Exploring Key Dimensions of Pregnancy Intentions

John Santelli, Columbia University
Laura Lindberg, Guttmacher Institute
Mark G. Orr, Columbia University

Widely-used simple categorical measures of pregnancy intentions do not well represent the complexity of factors involved in women’s intentions. We used a variety of exploratory statistical methods to examine measures of pregnancy intention in the 2002 National Survey of Family Growth (N=3,032 pregnancies). Factor analyses identified two key dimensions of pregnancy intentions: (1) Desire and (2) Mistiming, and two smaller non-dimensional categories (Overdue and Don’t Care). Desire included both affective and cognitive variables, as well as partner-specific factors. Similar pregnancy intention dimensions were found for adolescent and adult women, across socioeconomic status, and among racial and ethnic groups. Both Desire and Mistiming were highly predictive of the decision to abort or continue the pregnancy. These analyses strongly support prior demographic thinking about the importance of both timing of pregnancy and wanting a baby, but call into question the use of simple categorical measures.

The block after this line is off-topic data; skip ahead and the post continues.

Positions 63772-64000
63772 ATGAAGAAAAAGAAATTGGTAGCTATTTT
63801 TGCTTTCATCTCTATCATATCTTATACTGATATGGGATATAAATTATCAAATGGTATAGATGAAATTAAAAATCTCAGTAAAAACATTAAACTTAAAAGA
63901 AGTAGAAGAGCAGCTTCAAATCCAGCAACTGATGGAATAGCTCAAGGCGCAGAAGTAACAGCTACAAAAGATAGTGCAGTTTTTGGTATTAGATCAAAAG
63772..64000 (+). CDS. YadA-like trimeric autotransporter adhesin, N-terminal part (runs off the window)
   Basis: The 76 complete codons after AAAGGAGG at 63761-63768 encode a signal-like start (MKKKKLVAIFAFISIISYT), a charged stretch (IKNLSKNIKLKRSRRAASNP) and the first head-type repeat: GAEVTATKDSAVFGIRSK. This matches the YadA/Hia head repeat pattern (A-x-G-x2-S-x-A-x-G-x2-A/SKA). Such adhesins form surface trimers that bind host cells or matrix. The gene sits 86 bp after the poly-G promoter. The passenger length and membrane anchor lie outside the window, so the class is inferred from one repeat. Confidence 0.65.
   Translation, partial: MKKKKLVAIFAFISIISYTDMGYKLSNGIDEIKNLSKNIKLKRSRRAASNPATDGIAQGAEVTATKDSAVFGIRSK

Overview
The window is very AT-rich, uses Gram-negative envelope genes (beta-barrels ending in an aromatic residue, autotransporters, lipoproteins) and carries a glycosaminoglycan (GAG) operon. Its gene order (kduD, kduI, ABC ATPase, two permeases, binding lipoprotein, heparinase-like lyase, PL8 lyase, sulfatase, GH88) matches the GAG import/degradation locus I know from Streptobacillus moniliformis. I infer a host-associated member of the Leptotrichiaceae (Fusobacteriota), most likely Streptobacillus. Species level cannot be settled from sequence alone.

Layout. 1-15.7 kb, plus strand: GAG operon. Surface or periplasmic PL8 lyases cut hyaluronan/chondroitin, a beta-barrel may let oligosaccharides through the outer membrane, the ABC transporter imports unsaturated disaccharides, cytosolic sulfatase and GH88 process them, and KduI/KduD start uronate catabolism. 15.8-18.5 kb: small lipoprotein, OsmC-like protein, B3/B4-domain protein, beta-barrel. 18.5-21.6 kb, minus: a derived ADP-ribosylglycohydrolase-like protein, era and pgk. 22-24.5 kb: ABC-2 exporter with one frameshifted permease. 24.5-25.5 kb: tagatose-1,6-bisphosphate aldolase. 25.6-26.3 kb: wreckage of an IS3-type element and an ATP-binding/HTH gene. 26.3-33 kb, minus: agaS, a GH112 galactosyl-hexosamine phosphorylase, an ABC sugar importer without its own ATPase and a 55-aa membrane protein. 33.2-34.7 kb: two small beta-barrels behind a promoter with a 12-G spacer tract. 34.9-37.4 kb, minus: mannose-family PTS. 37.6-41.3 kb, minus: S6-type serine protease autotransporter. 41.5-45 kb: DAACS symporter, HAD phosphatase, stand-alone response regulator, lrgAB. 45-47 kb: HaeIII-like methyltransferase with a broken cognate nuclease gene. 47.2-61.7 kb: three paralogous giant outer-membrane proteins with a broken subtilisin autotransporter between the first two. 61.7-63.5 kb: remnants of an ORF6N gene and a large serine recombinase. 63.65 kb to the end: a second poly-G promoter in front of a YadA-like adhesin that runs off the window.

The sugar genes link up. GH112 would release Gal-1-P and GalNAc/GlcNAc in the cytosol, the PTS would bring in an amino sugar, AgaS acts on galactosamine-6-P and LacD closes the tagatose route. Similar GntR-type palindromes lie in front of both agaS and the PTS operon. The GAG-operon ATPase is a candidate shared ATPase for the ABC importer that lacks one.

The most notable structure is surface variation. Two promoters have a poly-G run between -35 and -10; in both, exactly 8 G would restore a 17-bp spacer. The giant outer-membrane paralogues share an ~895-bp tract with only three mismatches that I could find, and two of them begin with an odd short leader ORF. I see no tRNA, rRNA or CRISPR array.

See paper

Presented in Session 108: Unintended Pregnancies